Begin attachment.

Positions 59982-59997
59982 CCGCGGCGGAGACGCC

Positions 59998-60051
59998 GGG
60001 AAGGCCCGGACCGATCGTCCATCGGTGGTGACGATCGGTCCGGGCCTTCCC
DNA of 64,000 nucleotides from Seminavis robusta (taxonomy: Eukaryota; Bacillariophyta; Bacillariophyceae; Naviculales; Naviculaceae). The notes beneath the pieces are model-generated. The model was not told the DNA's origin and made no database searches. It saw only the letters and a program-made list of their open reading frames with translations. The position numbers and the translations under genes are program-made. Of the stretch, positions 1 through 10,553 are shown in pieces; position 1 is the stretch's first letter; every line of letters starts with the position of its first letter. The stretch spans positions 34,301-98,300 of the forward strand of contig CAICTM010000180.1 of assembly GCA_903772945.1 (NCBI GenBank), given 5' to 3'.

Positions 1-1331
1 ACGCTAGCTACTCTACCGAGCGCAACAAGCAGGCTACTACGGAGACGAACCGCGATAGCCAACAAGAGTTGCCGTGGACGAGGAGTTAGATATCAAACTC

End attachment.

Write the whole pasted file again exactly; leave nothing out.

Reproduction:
Positions 59982-59997
59982 CCGCGGCGGAGACGCC

Positions 59998-60051
59998 GGG
60001 AAGGCCCGGACCGATCGTCCATCGGTGGTGACGATCGGTCCGGGCCTTCCC
DNA of 64,000 nucleotides from Seminavis robusta (taxonomy: Eukaryota; Bacillariophyta; Bacillariophyceae; Naviculales; Naviculaceae). The notes beneath the pieces are model-generated. The model was not told the DNA's origin and made no database searches. It saw only the letters and a program-made list of their open reading frames with translations. The position numbers and the translations under genes are program-made. Of the stretch, positions 1 through 10,553 are shown in pieces; position 1 is the stretch's first letter; every line of letters starts with the position of its first letter. The stretch spans positions 34,301-98,300 of the forward strand of contig CAICTM010000180.1 of assembly GCA_903772945.1 (NCBI GenBank), given 5' to 3'.

Positions 1-1331
1 ACGCTAGCTACTCTACCGAGCGCAACAAGCAGGCTACTACGGAGACGAACCGCGATAGCCAACAAGAGTTGCCGTGGACGAGGAGTTAGATATCAAACTC